"On entering his room, we engaged in a free conversation with him, in which he participated, apparently in the most artless and unreserved manner. The first interrogatory propounded was, as to his age --which question alone he sportively declined answering. We then inquired into the condition of his health, for several years past -- to which he replied that it had been uniformly good, and that he had never labored under any mental derangement; nor did he admit the existence of any of those symptom of physical derangement which usually attend mental alienation. He said he was born in England, and came to this country when twelve or thirteen years of age, and that his father died in this District, about six or eight years since; that his father was a Protestant and his mother a Methodist, and that he was not a professor of any religion, but sometimes read the Bible, and occasionally attended church. He stated that he was a painter by trade, and had followed that occupation to the present time; but, of late, could not find steady employment --which had caused much pecuniary embarrassment with him; that he had been generally temperate in his habits, using ardent spirits moderately when at work; but, for the last three or four weeks, had not taken any; that he had never gambled, and, in other respects, had led a regular, sober life.
"Upon being interrogated as to the circumstances connected with the attempted assassination, he said that he had been deliberating on it for some time past, and that he had called at the President's house about a week previous to the attempt, and being conducted to the President's apartment by the porter found him in conversation with a member of Congress, whom he believed to have been Mr. Sutherland, of Pennsylvania; that he stated to the President that he wanted money to take him to England, and that he must give him a check on the bank, and the President remarked, that he was too much engaged to attend to him -- he must call another time, for Mr. Dibble was in waiting for an interview.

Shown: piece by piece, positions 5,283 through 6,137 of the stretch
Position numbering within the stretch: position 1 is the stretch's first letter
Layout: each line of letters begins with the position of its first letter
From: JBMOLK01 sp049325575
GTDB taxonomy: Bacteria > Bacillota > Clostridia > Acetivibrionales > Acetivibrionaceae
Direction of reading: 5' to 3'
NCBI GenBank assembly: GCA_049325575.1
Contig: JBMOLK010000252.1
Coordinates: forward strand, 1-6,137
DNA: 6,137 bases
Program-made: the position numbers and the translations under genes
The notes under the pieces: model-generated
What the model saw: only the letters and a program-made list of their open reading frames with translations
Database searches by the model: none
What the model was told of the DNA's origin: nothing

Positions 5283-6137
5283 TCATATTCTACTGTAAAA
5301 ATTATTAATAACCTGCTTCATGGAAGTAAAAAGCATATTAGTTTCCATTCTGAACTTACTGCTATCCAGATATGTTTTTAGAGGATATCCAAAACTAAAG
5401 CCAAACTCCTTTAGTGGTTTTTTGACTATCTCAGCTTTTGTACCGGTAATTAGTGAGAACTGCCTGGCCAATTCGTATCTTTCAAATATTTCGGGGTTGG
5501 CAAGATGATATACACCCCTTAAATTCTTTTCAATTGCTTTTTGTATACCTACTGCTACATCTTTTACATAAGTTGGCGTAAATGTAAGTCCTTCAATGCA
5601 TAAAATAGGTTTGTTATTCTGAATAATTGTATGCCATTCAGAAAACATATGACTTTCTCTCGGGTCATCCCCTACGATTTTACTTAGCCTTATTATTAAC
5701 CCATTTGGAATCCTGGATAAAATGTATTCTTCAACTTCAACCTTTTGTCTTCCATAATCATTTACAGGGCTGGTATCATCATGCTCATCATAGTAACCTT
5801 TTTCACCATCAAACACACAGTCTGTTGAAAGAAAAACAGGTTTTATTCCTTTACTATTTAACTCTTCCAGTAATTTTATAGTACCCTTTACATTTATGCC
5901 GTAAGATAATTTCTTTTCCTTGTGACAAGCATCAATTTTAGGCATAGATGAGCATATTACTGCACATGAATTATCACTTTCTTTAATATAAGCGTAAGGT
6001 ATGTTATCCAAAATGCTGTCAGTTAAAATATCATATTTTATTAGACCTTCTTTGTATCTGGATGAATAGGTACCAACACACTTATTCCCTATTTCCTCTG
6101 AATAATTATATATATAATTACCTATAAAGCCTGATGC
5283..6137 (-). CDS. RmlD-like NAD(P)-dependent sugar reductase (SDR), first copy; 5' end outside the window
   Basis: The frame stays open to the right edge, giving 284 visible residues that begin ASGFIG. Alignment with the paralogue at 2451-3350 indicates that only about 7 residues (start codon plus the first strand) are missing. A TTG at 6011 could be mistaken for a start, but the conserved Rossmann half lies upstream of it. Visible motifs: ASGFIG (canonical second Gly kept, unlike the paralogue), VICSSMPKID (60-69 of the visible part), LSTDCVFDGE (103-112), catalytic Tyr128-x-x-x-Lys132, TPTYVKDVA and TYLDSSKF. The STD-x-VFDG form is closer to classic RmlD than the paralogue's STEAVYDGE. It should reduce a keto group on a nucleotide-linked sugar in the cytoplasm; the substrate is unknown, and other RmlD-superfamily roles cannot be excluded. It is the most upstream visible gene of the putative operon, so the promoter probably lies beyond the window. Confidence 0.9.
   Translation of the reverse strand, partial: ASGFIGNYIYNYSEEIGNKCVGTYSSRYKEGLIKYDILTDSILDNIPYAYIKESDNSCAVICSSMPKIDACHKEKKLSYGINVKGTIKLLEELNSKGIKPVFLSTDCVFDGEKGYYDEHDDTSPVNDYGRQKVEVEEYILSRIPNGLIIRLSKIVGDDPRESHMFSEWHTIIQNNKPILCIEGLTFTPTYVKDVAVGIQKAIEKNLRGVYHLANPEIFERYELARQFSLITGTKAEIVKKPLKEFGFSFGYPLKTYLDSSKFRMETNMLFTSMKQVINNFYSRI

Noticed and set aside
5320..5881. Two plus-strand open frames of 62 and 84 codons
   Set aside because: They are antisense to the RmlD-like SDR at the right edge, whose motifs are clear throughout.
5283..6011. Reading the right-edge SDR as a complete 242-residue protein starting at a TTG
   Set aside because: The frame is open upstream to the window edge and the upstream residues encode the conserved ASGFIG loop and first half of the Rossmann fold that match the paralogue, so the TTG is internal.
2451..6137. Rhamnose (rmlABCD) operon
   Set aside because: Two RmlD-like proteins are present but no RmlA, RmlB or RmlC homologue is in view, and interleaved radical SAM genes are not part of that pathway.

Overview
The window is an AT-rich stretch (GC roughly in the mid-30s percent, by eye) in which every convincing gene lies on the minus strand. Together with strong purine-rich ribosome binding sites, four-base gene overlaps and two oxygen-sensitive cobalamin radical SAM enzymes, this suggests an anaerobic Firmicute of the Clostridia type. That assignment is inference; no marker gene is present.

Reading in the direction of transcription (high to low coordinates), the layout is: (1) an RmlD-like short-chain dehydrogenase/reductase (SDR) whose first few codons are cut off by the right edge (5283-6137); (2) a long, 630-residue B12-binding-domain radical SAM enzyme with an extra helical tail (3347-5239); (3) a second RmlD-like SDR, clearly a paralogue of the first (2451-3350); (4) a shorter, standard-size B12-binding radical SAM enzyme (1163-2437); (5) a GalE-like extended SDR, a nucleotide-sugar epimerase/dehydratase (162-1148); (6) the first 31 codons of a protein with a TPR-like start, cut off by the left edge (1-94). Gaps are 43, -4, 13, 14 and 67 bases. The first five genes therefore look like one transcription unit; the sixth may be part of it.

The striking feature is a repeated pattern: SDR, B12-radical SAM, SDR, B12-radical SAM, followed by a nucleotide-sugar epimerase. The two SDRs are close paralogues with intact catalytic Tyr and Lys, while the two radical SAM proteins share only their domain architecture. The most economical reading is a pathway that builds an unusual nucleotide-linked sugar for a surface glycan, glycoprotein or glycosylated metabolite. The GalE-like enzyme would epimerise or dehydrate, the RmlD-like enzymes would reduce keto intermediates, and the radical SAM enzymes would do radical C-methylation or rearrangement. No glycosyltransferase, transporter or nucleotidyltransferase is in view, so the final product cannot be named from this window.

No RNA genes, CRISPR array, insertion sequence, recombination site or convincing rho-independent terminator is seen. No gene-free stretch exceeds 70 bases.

"When asked about the pistols which he had used, he stated that his father left him a pair, but not being alike, about four years since he exchanged one for another, which exactly matched the best of the pair; these were both flint locks which he recently had altered to percussion locks, by a Mr. Boteler; that he had been frequently in the habit of loading and firing those pistols at marks, and that he had never known them to fail going off on any other occasion, and that, at the distance of ten yards, the ball always passed through an inch plank. He also stated that he had loaded those pistols three or four days previous with ordinary care, for the purpose attempted; but that he used a pencil instead of a ramrod, and that during that period, they were at all times carried in his pocket; and when asked why they failed to explode he replied he knew no cause.
"When asked why he went to the capitol on that day, he replied that he expected that the President would be there. He also stated, that he was in the rotunda when the President arrived; and on being asked why he did not then attempt to shoot him, he replied that he did not wish to interfere with the funeral ceremony, and therefore waited till it was over. He also observed that he did not enter the hall, but looked through a window from a lobby, and saw the President seated with members of Congress, and he then returned to the rotunda, and waited till the President again entered it, and then passed through and took his position in the east portico, about two yards from the door, drew his pistols from his inside coat pocket, cocked them and held one in each hand, concealed by his coat, lest he should alarm the spectators -- and states, that as soon as the one in the right hand missed fire, he immediately dropped or exchanged it, and attempted to fire the second, before he was seized; he further stated that he aimed each pistol at the President's heart, and intended, if the first pistol had gone off, and the president had fallen, to have defended himself with the second, if defence had been necessary.